Christmas tree lamps with Arduino and WS2811 leds :-)

Somewhere at the beginning of November I discovered RGB LEDs with embedded controller: WS2812 and others. Idea was so cool for me that I had to own one to play with it 🙂
These chips became so common, that there are even put inside LEDs, like on this WS2812 diode:


Considering time of the year, it was obvious to me to make whole string of lamps for Christmas tree. Then I found on Aliexpress ready made chains of such LEDs. 🙂
So, my LEDs aren’t with chips inside, but with small PCBs sealed with some kind of hard silicone – maybe not so elegant as chip integrated inside LED, but cheaper – which counts if you buy 50 of them :-):

WS2811 RGB LEDs on Christmas tree

Day before Christmas I still haven’t done anything with these light, so it was last chance to do something useful with it.

Connecting everything was quite easy as there are only 3 components: 5V power supply, Arduino Pro Mini board and LED chain.

Programming protocol for WS2811 was more challenging – generated waveform must be very accurate, with some time intervals taking only 8 cpu Atmega328 clocks (at 16MHz). So, I chose assembler to do it (as usual 🙂 ).
To be more hardcore, it was 3am when I started debugging 🙂 Honestly, without my new oscilloscope, finding these 3 mistakes I’ve made, could’ve took hours. Especially that Chinese guy who sells these LEDs described them as ‘we sent WS2811. Or we may sent UCS1903’ – two different possible chips (!) with two different protocols and no one knows which version I’ve got.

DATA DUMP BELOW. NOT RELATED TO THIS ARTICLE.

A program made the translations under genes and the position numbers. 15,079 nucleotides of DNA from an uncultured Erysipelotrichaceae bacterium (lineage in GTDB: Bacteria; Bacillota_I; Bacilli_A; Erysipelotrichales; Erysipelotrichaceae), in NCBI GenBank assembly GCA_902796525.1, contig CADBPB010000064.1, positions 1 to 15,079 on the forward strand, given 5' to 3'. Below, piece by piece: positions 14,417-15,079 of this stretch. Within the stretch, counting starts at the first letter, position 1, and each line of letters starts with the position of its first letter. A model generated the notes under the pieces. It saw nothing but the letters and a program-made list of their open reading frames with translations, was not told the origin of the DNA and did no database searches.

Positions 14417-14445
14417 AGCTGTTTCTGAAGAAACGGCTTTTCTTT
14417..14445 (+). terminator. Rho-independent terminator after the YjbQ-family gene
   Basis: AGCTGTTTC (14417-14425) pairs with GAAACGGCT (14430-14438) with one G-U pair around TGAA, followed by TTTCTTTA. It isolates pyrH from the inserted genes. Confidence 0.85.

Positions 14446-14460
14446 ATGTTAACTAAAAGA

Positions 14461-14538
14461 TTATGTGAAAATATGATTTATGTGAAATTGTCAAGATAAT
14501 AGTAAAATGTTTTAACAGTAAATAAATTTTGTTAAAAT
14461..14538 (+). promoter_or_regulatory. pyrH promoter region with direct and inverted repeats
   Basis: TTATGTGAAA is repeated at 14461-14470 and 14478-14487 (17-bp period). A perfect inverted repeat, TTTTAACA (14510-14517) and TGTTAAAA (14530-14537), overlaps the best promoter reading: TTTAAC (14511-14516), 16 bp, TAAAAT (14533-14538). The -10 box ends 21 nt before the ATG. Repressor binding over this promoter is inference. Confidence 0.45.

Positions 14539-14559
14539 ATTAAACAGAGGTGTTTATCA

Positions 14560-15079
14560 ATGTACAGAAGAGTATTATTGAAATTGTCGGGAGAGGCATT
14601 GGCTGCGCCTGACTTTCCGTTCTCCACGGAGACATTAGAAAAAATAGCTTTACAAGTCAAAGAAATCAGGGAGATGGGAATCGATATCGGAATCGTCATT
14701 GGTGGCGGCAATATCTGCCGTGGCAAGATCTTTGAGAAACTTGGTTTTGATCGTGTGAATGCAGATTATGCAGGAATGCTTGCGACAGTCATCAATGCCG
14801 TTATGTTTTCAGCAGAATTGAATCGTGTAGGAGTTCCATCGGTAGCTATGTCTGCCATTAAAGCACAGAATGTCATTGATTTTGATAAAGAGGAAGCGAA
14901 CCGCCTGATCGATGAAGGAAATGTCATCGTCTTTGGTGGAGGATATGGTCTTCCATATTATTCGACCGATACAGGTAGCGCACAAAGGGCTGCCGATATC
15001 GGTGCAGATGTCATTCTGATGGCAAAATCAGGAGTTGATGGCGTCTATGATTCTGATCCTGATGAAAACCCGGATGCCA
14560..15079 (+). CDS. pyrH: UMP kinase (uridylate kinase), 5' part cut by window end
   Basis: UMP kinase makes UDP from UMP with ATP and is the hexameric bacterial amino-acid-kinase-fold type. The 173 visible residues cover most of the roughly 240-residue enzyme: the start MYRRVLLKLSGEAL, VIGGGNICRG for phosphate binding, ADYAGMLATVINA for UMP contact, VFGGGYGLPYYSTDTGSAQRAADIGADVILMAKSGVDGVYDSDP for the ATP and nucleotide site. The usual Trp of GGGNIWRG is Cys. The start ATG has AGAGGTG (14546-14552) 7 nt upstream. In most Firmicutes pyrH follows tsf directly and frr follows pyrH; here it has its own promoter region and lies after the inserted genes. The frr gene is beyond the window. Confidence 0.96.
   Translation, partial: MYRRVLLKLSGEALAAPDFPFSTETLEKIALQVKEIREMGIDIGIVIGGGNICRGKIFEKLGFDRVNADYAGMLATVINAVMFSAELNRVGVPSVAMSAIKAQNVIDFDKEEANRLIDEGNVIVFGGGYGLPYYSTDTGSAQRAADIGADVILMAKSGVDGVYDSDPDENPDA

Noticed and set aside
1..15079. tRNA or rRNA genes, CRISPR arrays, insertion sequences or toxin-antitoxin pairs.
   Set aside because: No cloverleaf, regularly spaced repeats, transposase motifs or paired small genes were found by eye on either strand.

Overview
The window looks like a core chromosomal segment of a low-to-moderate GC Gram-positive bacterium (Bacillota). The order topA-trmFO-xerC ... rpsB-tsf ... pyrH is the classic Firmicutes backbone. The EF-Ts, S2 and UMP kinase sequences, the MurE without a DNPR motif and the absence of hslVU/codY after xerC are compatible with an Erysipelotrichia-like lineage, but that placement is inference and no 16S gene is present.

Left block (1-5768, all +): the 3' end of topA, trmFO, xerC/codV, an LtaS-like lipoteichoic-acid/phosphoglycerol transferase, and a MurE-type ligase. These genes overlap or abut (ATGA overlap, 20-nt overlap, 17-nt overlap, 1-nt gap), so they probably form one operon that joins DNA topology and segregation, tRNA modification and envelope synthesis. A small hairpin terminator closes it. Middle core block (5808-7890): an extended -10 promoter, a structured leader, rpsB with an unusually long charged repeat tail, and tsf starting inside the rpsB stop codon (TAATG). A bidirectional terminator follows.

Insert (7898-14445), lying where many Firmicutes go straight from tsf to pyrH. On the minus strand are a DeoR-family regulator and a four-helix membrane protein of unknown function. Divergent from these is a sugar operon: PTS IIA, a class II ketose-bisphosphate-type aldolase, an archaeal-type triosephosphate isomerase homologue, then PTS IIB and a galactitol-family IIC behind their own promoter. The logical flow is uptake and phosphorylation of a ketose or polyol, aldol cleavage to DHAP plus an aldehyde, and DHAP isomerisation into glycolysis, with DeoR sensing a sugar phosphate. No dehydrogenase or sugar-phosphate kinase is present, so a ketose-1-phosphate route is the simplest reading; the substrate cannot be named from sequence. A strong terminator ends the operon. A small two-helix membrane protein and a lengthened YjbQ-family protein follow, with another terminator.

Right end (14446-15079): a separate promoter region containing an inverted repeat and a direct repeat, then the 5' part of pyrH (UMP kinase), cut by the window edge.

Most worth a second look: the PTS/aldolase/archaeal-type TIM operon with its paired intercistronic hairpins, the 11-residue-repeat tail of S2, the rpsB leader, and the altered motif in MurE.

Luckily for me. it was WS2811, so first guess and code worked.

I added few simple routines to move light across whole chain of LEDs and put everything on Christmas tree.

All code for this ‘one night project’ you could find on my Github page:

This is how it looks like on my Christmas tree:

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3 Responses to Christmas tree lamps with Arduino and WS2811 leds :-)

  1. matyas says:

    The first picture doesn’t actually show a WS2811 LED, rather it’s an autofading RGB LED. The WS2811 would have 2 more leads- Din and Dout signals necessary for control.

    • majek says:

      Lens distorts view, but definitely all 4 legs are present 🙂
      What seems to be some kind of dirt on the left and on the right, there are ‘missing’ legs. On the left you can also spot bonding wire. Two center legs have also much larger ends to make support for chip (on the right) and leds (on the left).
      I could make picture with side view if you still not believe 🙂
      However, thank you for comment 🙂

  2. ed says:

    I pity the guy deep in china who had to solder all these les elements to the tiny pcb before they were encased 😉
    lovely setup though

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